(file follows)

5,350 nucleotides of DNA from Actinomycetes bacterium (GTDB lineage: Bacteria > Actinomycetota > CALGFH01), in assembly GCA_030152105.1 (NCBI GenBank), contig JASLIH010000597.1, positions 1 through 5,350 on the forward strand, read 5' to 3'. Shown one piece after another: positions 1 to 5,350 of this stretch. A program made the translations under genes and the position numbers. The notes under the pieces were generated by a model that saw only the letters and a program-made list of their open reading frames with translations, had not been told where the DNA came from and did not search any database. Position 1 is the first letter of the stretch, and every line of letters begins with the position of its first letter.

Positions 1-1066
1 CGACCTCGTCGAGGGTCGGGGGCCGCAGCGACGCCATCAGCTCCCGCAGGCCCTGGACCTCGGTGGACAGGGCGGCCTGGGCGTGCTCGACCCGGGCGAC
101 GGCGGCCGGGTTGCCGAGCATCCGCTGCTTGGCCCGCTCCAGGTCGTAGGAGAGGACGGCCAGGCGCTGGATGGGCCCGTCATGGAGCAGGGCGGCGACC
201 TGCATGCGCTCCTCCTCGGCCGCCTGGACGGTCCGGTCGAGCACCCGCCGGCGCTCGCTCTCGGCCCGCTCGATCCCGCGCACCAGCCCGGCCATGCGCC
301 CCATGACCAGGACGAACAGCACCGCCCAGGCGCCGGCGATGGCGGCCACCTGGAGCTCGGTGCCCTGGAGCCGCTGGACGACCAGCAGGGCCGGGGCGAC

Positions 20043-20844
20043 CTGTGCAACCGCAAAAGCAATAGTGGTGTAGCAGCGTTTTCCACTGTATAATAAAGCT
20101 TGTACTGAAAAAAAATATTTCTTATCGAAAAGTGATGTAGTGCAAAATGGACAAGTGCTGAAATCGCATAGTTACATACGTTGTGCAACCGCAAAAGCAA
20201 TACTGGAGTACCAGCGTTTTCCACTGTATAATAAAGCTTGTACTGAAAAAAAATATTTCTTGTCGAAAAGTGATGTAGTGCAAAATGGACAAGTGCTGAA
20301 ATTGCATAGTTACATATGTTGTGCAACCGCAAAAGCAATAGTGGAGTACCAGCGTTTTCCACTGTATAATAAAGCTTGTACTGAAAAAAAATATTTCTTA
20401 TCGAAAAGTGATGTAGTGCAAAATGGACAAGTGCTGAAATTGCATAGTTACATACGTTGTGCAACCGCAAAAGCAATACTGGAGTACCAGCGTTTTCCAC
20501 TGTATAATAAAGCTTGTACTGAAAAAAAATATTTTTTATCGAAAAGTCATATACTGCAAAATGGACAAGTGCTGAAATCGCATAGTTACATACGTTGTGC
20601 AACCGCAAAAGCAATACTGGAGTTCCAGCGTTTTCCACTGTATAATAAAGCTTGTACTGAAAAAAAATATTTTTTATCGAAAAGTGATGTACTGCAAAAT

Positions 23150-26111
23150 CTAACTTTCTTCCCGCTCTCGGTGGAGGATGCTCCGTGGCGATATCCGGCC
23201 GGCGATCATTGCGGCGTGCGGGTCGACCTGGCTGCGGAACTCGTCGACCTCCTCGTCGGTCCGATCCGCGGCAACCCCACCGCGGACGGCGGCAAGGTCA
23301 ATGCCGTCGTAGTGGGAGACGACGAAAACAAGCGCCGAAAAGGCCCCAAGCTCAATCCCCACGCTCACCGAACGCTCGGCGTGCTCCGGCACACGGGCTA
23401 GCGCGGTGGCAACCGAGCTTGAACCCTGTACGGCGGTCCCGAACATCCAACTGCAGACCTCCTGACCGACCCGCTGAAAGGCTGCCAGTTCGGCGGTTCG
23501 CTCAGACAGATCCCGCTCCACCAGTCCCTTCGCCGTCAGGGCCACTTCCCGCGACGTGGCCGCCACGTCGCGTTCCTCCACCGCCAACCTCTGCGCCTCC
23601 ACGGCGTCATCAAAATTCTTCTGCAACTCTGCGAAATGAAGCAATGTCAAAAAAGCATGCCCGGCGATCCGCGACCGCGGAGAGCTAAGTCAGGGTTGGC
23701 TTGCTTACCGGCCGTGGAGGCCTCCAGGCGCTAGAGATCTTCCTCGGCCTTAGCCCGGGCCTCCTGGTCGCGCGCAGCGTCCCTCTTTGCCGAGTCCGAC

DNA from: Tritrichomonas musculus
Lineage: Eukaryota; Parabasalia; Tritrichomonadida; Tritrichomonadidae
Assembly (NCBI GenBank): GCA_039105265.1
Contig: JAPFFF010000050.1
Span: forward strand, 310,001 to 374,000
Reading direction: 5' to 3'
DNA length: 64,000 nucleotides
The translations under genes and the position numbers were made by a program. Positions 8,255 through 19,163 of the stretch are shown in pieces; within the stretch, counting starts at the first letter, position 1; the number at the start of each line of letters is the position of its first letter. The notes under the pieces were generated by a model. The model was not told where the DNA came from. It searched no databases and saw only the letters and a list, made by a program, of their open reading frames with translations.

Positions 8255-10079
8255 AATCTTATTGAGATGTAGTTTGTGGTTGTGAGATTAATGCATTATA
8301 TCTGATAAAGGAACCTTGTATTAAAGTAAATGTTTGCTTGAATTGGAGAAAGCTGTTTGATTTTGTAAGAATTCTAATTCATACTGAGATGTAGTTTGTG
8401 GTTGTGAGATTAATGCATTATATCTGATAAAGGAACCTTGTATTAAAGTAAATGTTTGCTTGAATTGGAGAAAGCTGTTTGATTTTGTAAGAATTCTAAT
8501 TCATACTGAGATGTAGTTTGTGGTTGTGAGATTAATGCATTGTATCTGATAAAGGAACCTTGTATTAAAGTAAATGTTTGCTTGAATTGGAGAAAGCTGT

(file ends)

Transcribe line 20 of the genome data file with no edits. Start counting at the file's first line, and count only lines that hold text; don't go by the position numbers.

23501 CTCAGACAGATCCCGCTCCACCAGTCCCTTCGCCGTCAGGGCCACTTCCCGCGACGTGGCCGCCACGTCGCGTTCCTCCACCGCCAACCTCTGCGCCTCC